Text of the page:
More on Polio Returning to Venezuela

Updated June 17, 2018

What Are Hypotonic-Hyporesponsive Episodes?

Just about any side effect after a vaccine can be scary for parents.

What if your child suddenly became limp, wasn’t responsive, and was pale?

That would be scary for any parent.

What Are Hypotonic-Hyporesponsive Episodes?

But that’s just what can happen when a child has a hypotonic–hyporesponsive episode (HHE).

“A hypotonic-hyporesponsive episode (HHE) is the sudden onset of hypotonia, hyporesponsiveness, and pallor or cyanosis that occurs within 48 hours after childhood immunizations.”

DuVernoy et al on Hypotonic-hyporesponsive episodes reported to the Vaccine Adverse Event Reporting System (VAERS), 1996-1998

These types of episodes were once thought to happen once for every 1,750 DTP vaccines given.

HHE is much more rare since we switched to a new pertussis vaccine.
HHE is much rarer since we switched to a new pertussis vaccine.

Fortunately, although they certainly do sound scary, the episodes stop on their own and  don’t cause any permanent harm.

Hypotonic-hyporesponsive episodes were even removed as table injuries after DTP back in 1995. It is not that HHE can’t occur after DTP, DTaP, or other vaccines, but rather that HHE doesn’t then cause any permanent neurological damage to the child.

And it is rare for kids to have a second episode, so they can continue to get vaccinated. HHE is not a good reason to skip or delay all of your child’s vaccines. While not a contraindication to getting vaccinated, having an episode of HHE “within 48 hours after receiving a previous dose of DTP/DTaP,” is listed as a precaution to getting another dose of DTaP or Tdap though.

“In general, vaccinations should be deferred when a precaution is present. However, a vaccination might be indicated in the presence of a precaution if the benefit of protection from the vaccine outweighs the risk for an adverse reaction.”

CDC on Vaccine Contraindications and Precautions

Also, HHE has become even more rare since we switched to using DTaP, instead of the older DTP vaccine. So being worried about HHE is definitely not a good reason to skip or delay any vaccines.

What to Know About Hypotonic-Hyporesponsive Episodes

Hypotonic-hyporesponsive episodes were more common after the older DTP vaccines, but still didn’t cause any long term problems and aren’t a good reason to skip or delay your child’s vaccines.

More About Hypotonic-Hyporesponsive Episodes

Diphtheria in Canada

Breaking News – there is a new case of diphtheria in Canada (June 2018).

A lot of people were surprised by the news of a case of diphtheria in Canada last year.

Some folks were quick to blame the anti-vaccine movement, assuming it was in an unvaccinated child.

News soon came that the child was vaccinated!

“I’ve always been on top of that, I’m a firm believer in immunizations.”

Mother of 10-year-old with diphtheria

What happened next?

Anti-vaccine folks began using the fact that he was vaccinated, but still developed diphtheria, as some kind of proof that vaccines don’t work.

The Case of Diphtheria in Canada

They are wrong.

The diphtheria vaccines have worked very well to control and eliminate diphtheria from Canada, just like it has in the United States.

Diphtheria has become rare since the pre-vaccine era.
Diphtheria has become rare since the pre-vaccine era.

So how did a vaccinated child in Canada get diphtheria?

It’s simple.

He has cutaneous diphtheria, not respiratory diphtheria.

What’s the difference?

“Extensive membrane production and organ damage are caused by local and systemic actions of a potent exotoxin produced by toxigenic strains of C. diphtheriae. A cutaneous form of diphtheria commonly occurs in warmer climates or tropical countries.”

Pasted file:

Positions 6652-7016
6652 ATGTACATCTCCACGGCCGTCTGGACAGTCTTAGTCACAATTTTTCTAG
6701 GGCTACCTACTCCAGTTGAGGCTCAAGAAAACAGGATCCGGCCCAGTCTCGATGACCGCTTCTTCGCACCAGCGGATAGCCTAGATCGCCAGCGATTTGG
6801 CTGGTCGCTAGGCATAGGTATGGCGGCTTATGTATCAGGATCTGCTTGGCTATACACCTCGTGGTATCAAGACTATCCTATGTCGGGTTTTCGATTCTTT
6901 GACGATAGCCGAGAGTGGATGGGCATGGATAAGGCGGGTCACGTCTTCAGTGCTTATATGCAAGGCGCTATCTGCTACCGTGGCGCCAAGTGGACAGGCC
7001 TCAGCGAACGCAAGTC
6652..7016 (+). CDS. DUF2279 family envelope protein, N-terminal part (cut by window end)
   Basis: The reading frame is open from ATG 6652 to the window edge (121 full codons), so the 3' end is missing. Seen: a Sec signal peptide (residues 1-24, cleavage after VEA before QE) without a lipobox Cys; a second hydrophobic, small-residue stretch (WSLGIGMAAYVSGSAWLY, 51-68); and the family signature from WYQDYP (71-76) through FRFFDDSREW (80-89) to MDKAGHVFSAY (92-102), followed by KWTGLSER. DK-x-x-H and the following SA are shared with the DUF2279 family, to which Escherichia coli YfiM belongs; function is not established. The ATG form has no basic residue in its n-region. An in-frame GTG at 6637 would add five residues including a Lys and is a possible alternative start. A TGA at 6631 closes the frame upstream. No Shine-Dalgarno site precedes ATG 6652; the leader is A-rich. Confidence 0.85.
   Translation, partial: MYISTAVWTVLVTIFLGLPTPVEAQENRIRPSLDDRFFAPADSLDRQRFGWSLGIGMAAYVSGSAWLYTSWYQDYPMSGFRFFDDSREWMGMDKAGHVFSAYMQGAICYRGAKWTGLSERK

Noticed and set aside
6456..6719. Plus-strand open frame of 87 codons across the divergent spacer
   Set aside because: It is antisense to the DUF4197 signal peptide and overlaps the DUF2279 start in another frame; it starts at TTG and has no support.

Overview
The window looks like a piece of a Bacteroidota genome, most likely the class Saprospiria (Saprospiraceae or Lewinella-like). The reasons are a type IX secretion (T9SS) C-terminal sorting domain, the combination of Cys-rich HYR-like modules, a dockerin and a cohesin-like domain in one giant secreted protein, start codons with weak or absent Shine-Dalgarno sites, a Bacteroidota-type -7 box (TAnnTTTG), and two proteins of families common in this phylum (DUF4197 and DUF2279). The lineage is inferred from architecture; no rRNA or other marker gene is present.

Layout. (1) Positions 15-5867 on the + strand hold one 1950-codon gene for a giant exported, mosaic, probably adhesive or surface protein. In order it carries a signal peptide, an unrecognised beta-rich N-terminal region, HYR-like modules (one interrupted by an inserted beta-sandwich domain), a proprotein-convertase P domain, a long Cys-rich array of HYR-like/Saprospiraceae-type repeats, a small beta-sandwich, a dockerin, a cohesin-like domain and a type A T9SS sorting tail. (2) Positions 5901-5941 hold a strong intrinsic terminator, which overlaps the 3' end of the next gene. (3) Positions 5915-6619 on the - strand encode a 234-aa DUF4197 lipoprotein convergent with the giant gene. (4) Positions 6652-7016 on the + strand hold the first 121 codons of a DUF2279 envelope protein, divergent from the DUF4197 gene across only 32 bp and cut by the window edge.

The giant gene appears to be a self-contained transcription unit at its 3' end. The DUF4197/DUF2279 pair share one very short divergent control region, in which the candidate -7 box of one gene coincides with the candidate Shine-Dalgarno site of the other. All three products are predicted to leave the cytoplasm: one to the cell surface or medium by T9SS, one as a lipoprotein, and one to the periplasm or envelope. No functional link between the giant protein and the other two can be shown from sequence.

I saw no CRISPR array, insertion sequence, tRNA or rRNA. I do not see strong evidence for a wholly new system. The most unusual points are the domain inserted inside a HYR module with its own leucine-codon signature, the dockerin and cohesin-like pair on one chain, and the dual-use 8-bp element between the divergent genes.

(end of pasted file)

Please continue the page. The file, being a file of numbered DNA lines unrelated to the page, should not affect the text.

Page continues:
Vaccines Seventh Edition

Cutaneous diphtheria occurs on your skin. It is usually caused by non-toxigenic strains of Corynebacterium diphtheriae.

On the other hand, respiratory diphtheria is usually caused by toxigenic strains of Corynebacterium diphtheriae.

Diphtheria strikes unprotected children.The diphtheria vaccine (the ‘D’ in DTaP and Tdap), a toxoid vaccine, covers toxigenic strains. More specifically, it covers the toxin that is produced by toxigenic strains of Corynebacterium diphtheriae. It is this toxin that produces the pseudomembrane that is characteristic of diphtheria.

It was the formation of this pseudomembrane in a child’s airway that gave diphtheria the nickname of the “strangling angel.”

So why the fuss over this case in Canada? They likely don’t yet know if it is a toxigenic strain. If it is, then it could be a source of respiratory diphtheria.

But remember, even if these kids developed an infection with the toxigenic strain of Corynebacterium diphtheriae, those that are fully vaccinated likely wouldn’t develop respiratory diphtheria. Again, it is the toxin that the bacteria produces that cause the symptoms of diphtheria. The vaccine protects against that toxin.

For example, when an intentionally unvaccinated 6-year-old in Spain was hospitalized with severe diphtheria symptoms a few years ago, although many of his friends also got infected, non of them actually developed symptoms because they were all vaccinated.

Diphtheria Is Still Around

Diphtheria is DeadlyTragically though, especially since diphtheria is still endemic in many countries, we are starting to see more and more lethal cases of diphtheria, including cases in many more countries where it was previously under control:

  • at least 142 diphtheria deaths in Venezuela since 2016, among about 1,602 cases
  • at least 85 deaths in Yemen, among about 1,584 cases since 2017
  • at least six deaths among Rohingya refugees in Bangladesh
  • at least two cases of diphtheria in Ukraine
  • a family that became infected in South Africa in which at least one child died (August 2017)
  • an unvaccinated 3-year-old who died in Belgium (2016)
  • a 22-year-old unvaccinated women who died in Australia (2011)

It is even more tragic that diphtheria is not under control in so many more countries.

In 2016, the WHO reported that there were just over 7,000 cases of diphtheria worldwide. While that is down from the 30,000 cases and 3,000 deaths in 2000, thanks to improved vaccination rates, there is still work to be done.

And as this recent case in Canada shows, diphtheria is still around in many more places than we would like to imagine.

Get educated. Vaccines are necessary.

What to Know About Diphtheria in Canada

The case of cutaneous diphtheria in Canada is a good reminder that vaccines are still necessary.

More on Diphtheria in Canada

Updated on June 24, 2018